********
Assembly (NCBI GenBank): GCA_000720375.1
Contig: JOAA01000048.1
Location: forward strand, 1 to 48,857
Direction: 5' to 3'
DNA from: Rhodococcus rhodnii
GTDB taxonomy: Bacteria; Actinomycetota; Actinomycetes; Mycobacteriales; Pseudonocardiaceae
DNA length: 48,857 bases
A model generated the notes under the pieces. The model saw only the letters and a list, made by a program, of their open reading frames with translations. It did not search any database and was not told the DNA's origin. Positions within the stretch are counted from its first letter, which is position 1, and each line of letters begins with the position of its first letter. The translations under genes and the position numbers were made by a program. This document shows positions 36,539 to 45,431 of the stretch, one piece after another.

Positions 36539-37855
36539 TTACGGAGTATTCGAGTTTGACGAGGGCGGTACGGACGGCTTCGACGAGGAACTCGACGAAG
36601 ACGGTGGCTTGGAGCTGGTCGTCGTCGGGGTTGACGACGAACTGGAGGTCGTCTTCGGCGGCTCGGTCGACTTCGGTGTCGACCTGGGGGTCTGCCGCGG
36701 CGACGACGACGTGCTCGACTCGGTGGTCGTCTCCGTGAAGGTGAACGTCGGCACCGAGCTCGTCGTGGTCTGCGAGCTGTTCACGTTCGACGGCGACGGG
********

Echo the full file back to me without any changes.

Assembly (NCBI GenBank): GCA_000720375.1
Contig: JOAA01000048.1
Location: forward strand, 1 to 48,857
Direction: 5' to 3'
DNA from: Rhodococcus rhodnii
GTDB taxonomy: Bacteria; Actinomycetota; Actinomycetes; Mycobacteriales; Pseudonocardiaceae
DNA length: 48,857 bases
A model generated the notes under the pieces. The model saw only the letters and a list, made by a program, of their open reading frames with translations. It did not search any database and was not told the DNA's origin. Positions within the stretch are counted from its first letter, which is position 1, and each line of letters begins with the position of its first letter. The translations under genes and the position numbers were made by a program. This document shows positions 36,539 to 45,431 of the stretch, one piece after another.

Positions 36539-37855
36539 TTACGGAGTATTCGAGTTTGACGAGGGCGGTACGGACGGCTTCGACGAGGAACTCGACGAAG
36601 ACGGTGGCTTGGAGCTGGTCGTCGTCGGGGTTGACGACGAACTGGAGGTCGTCTTCGGCGGCTCGGTCGACTTCGGTGTCGACCTGGGGGTCTGCCGCGG
36701 CGACGACGACGTGCTCGACTCGGTGGTCGTCTCCGTGAAGGTGAACGTCGGCACCGAGCTCGTCGTGGTCTGCGAGCTGTTCACGTTCGACGGCGACGGG